Every year in March, we don our leprechaun hats, green clothing, and cheers to our heart’s content in celebration of Saint Patrick. This begs a question, however, about what it is everyone’s celebrating. If you’re curious to know more, here’s a bit of history about the holiday.
Saint Patrick was born to Roman citizens in Britain (you read that correctly) and was a Catholic missionary responsible for the introduction of Christianity into Ireland. By the time of his death in the year 461, he had established hundreds of centers for Christian learning and preaching, and was canonized as a Saint by the Catholic Church.
Saint Patrick was made the patron saint of Ireland because of his contribution to the nation’s history. However, the association of his feast day with a celebration of Ireland is due to the political foothold the Irish had in many major American cities, with more Irish living in New York City than in Dublin by 1860, according to Ancestry. These people held large celebrations of Ireland, as noted by Encyclopedia Britannica, as a way to drive tourism. Not much has changed, apparently.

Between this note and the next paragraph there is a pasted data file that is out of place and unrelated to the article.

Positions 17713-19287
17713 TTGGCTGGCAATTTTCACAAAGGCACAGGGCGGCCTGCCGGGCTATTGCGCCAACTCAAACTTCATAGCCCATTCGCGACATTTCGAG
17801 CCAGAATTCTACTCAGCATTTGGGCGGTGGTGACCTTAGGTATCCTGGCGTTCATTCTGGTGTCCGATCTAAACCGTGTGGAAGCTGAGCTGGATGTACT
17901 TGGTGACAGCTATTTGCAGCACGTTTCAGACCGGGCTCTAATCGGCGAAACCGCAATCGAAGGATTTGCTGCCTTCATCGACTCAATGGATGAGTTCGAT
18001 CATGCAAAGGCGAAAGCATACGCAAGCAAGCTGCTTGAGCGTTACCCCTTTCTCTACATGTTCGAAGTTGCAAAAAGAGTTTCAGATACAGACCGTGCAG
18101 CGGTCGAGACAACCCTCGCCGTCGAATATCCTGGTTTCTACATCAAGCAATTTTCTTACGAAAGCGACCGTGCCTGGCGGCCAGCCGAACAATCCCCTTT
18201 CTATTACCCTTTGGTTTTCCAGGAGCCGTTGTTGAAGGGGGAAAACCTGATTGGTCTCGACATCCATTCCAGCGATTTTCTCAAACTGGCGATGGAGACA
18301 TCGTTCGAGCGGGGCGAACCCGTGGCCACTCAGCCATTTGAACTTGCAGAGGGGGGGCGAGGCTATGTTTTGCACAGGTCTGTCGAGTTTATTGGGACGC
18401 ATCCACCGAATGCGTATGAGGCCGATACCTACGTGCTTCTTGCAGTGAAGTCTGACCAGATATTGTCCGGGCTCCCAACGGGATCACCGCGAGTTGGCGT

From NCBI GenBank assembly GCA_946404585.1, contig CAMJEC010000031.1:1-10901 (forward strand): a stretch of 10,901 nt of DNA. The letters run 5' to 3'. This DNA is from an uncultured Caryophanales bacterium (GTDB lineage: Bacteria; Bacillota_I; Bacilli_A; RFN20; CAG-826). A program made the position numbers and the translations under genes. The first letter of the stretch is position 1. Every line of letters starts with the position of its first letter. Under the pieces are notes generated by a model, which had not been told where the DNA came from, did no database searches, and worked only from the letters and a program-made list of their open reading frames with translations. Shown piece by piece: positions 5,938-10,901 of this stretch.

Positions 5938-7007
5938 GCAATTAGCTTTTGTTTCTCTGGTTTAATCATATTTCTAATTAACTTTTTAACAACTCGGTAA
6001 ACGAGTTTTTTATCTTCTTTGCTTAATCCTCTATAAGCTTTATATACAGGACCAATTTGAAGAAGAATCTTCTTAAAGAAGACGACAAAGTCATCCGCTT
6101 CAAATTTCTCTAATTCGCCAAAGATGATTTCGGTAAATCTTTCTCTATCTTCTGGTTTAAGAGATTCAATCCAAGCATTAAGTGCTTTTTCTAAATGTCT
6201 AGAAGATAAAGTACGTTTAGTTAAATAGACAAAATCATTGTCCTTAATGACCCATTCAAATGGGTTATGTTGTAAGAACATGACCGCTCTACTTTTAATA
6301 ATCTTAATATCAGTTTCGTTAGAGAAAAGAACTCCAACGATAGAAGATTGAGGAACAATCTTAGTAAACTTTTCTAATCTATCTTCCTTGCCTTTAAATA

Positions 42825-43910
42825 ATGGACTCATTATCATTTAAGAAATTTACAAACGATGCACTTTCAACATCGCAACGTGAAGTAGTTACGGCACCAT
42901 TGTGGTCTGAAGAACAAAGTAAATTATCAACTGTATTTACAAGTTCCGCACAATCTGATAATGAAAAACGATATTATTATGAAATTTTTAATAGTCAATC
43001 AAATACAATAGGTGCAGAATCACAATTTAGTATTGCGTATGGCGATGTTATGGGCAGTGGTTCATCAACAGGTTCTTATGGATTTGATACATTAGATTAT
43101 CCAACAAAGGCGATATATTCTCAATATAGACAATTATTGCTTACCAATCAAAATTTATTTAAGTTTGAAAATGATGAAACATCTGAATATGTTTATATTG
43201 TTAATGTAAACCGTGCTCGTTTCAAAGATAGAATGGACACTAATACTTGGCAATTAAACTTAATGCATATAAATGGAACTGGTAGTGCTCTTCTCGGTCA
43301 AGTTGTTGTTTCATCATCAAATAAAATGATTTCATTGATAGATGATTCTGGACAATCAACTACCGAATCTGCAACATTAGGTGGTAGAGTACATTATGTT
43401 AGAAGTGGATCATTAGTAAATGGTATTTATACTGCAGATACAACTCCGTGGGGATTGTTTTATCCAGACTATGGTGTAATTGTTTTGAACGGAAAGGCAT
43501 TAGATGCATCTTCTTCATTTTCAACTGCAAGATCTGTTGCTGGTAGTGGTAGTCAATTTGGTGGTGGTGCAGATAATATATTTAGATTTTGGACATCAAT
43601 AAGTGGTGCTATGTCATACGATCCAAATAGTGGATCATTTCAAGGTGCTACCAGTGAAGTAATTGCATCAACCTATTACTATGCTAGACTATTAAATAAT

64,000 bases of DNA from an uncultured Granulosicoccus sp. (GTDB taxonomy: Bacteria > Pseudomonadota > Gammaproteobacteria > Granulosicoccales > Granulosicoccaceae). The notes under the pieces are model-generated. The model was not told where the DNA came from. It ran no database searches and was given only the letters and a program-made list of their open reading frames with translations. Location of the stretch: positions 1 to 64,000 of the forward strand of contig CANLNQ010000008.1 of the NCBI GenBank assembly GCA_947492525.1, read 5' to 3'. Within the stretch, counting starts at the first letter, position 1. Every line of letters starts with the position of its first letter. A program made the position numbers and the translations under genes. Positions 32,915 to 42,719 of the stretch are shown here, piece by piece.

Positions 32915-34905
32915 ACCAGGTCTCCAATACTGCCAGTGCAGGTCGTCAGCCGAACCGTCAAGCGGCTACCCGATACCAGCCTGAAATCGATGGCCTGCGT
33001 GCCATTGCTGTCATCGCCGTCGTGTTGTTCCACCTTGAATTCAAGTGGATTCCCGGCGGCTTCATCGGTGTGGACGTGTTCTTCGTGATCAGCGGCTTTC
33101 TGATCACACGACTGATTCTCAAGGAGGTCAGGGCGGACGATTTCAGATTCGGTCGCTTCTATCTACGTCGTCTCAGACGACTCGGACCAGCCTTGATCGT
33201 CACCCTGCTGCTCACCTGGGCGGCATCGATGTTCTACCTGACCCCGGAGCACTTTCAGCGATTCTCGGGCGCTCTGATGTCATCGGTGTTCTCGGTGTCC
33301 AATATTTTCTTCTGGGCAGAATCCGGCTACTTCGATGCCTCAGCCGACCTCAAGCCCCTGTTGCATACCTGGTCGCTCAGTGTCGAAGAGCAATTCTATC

Well, canonically, Saint Patrick wore blue. The color green is more closely associated with the national colors of Ireland and the color of the shamrock clover. Speaking of shamrocks…
In the Christian faith, God is typically represented in three: The father, the son, and the holy spirit, as broken down by the BBC. The myth of the shamrock is recounted as Saint Patrick using the 3-leaf shamrock clover native to Ireland to explain the heads of the holy Trinity to his converts, and was therefore later chosen as Ireland’s national symbol.
This one’s rather amusing, seeing as Saint Patrick’s Day was a dry, religious holiday in Ireland from 1903 to 1970, according to the Catholic Church. Drinking mainly took off as a celebratory act because of the holiday’s status as a feast day.
In the United States, though, this was blown up to American proportions to the point that at early Saint Patrick’s Day celebrations in New York, newspapers portrayed the reveling Irish as a bunch of drunkards. Cheers!